Another characteristic of Nowell-Smith’s bold edifice of moral thought is the way he incorporates the psychology of Jean Piaget in his system. As Kohlberg had done, Nowell-Smith interprets the ideas of “heteronomous” and “autonomous” ethics not only in philosophical terms, but in psychological terms as well. Here he establishes a relationship with the ideas on the development of the child expounded by Piaget.

Piaget distinguished three stages in the development of the child. He made a study of the attitudes of children of different ages to the game of marbles. A very small child (first phase) handles the marbles and throws them about as his humor takes him. Although the child is playing he is not “playing a game” in the sense of being subjected to certain rules. Later on the child learns how to obey rules.

The second type of attitude is exhibited by children from five to nine. Here the child plays according to rules, but these rules are more or less sacrosanct. Rules are supposed to have emanated from adults and they are regarded as inviolable. Piaget calls this attitude “heteronomous,” because the child sees them as imposed from the outside and not allowing for any transgressions or alteration. This is similar to deontology in metaethics, Nowell-Smith contends. The child in this phase does not ask what the rule is for. Rules are considered to be absolute commands, in the way that people regarded legal and religious rules in primitive society.[203]

It is only in the third stage that the child begins to learn what the rules are for. Now the child also learns to critically evaluate the rules. This type of attitude is called “autonomous” by Piaget and this same attitude conforms to what Nowell-Smith had dubbed “teleological.”

The conclusion is clear: religious ethics is similar to the attitude of the child between 5 and 9 years old. It is far too concerned with rules that are experienced as sacrosanct, as deontological commands coming from above, instead of with rules as a product that should be justified and amended if necessary.

Sometimes Nowell-Smith formulates the central core of his ideas somewhat more cautiously, for example, in the words: “the religious attitude retains these characteristics of deontology, heteronomy and realism which are indeed necessary in the development of a child, but not proper to an adult.”[204] For Christians the fundamental sin, the fount and origin of all sin, is disobedience to God: “Not as I will, but as thou wilt.” What marks the essence of Christian morality is the total surrender of the will that is required. And here Nowell-Smith refers to the story of Abraham.

Abraham must be prepared to sacrifice Isaac at God’s command, and I take this to mean that we must be prepared to sacrifice our most deeply felt moral concerns if God should require us to do so.[205]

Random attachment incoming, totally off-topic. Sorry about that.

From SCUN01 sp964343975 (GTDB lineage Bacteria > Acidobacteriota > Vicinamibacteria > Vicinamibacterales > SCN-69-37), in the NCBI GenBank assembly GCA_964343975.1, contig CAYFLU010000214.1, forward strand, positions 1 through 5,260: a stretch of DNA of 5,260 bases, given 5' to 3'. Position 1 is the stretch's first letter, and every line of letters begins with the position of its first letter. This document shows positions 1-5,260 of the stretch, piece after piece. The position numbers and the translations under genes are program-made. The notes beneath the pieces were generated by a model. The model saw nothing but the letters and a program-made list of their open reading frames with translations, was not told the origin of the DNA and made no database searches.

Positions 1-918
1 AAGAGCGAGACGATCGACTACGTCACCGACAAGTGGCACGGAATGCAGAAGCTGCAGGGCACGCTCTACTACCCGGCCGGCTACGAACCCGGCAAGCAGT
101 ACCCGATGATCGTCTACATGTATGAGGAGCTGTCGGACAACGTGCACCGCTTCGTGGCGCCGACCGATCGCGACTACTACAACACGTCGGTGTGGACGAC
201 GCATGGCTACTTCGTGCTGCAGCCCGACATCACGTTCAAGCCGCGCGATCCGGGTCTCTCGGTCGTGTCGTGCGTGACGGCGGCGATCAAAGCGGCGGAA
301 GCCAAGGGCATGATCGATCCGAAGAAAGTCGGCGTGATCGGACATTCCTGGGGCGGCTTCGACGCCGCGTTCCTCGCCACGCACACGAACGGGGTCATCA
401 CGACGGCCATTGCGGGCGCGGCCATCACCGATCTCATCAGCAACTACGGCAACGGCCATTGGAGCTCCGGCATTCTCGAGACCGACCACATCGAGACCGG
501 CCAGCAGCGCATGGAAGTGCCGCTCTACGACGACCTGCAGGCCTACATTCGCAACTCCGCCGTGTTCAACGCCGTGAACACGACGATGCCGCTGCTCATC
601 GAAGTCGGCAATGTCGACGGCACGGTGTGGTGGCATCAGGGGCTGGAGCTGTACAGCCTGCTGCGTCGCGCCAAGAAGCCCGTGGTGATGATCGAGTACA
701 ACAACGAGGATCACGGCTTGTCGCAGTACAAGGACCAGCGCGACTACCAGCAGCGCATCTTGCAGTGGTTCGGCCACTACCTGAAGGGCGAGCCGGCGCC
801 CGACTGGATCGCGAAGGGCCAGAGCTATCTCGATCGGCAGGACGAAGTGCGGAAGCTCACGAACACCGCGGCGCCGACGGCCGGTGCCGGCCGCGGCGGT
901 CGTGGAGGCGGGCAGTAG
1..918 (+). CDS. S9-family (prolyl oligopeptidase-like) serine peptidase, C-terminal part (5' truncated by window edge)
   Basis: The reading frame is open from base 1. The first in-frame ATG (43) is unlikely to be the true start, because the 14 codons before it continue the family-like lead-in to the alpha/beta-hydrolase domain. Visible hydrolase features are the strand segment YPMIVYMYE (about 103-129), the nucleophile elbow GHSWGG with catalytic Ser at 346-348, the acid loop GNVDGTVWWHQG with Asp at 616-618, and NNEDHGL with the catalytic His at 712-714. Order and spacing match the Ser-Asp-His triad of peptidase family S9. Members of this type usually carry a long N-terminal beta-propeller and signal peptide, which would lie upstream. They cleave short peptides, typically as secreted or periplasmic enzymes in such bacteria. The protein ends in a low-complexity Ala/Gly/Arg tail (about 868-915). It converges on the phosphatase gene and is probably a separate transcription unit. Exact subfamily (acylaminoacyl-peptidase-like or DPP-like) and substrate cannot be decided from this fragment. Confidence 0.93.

Excerpted from The Secular Outlook by Paul Cliteur. Copyright © Paul Cliteur, 2010. All rights reserved.


[187] Nowell-Smith, Patrick, Ethics, Penguin, Harmondsworth 1954.

[188] Redford, Colin, “Patrick Nowell-Smith,” Obituary, The Guardian, February 22, 2006. See on logical positivism: Kolakowski, Leszek, Positivist Philosophy: From Hume to the Vienna Circle, translated by Norbert Guterman, Penguin Books, Harmondsworth 1972 (1968).

[189] It is widely anthologized. I quote from: Nowell-Smith, Patrick, “Morality: Religious and Secular,” The Rationalist Annual, 1961, also in: Eleonore Stump and Michael J. Murray, eds., Philosophy of Religion, pp. 403–412.

[190] Nowell-Smith, Patrick, “Religion and Morality,” in: Paul Edwards, ed., The Encyclopedia of Philosophy, Vol. VII, Macmillan and The Free Press, New York 1967, pp. 150–158.

[191] Nowell-Smith, “Morality: Religious and Secular,” p. 403.

[192] Ibid.

[193] Ibid.

[194] Ibid.

[195] Ibid., p. 404.

[196] Nielsen, Kai, “Some Remarks on the Independence of Morality from Religion,” Mind, New Series, 70, no. 278 1961, pp. 175–186; Nielsen, Kai, “Morality and God: Some Questions for Mr. MacIntyre,” The Philosophical Quarterly, 12, no. 47 1962, pp. 129–137; Nielsen, Kai, “On Being a Secularist All the Way Down,” Philo, 1, no. 2 1998, pp. 6–21.

[197] Rachels, James, “God and Human Attitudes,” Religious Studies, 7 1971, pp. 325–37, also in: James Rachels, Can Ethics provide Answers. And Other Essays in Moral Philosophy, Rowman and Littlefield Publishers, Lanham 1997, pp. 109–125.

[198] Nowell-Smith, “Morality: Religious and Secular,” p. 404.

[199] Ibid., p. 405.

[200] Ibid.

[201] Ibid. Similar ideas are developed by Richard Taylor in: Taylor, Richard, Good and Evil, Prometheus Books, Buffalo, NY 1984; Taylor, Richard, Reflective Wisdom: Richard Taylor on Issues That Matter, ed. John Donnelly, Prometheus Books, Buffalo, NY 1989.

[202] See on this also: Murray, Gilbert, Five Stages of Greek Religion, Watts and Co., London 1935; Murray, Gilbert, Hellenism and the Modern World, George Allen and Unwin, London 1953; Murray, Gilbert, Stoic, Christian and Humanist, C.A. Watts and Co., George Allen and Unwin, London 1946 (1940).

[203] Nowell-Smith, “Morality: Religious and Secular,” p. 406.

[204] Ibid., p. 408.

[205] Ibid.

Paul Cliteur is professor of Jurisprudence at Leiden University, the Netherlands. He was also professor of Philosophy at the Delft University, the Netherlands (1995-2002), and visiting professor of Philosophical Anthropology, Ghent University, Belgium (2014). Prof. Cliteur’s research is in the field of ethics, the philosophical foundations of the law, more in particular moral dilemmas around multicultural society, fundamental rights and the relationship between law and worldviews. He is the author of The Secular Outlook (Wiley-Blackwell, Chichester, 2010).

The Secular Outlook: In Defense of Moral and Political Secularism
By Paul Cliteur
Wiley-Blackwell; 1 edition (13 August 2010)
ISBN-10: 1444335219
ISBN-13: 978-1444335217
£20.69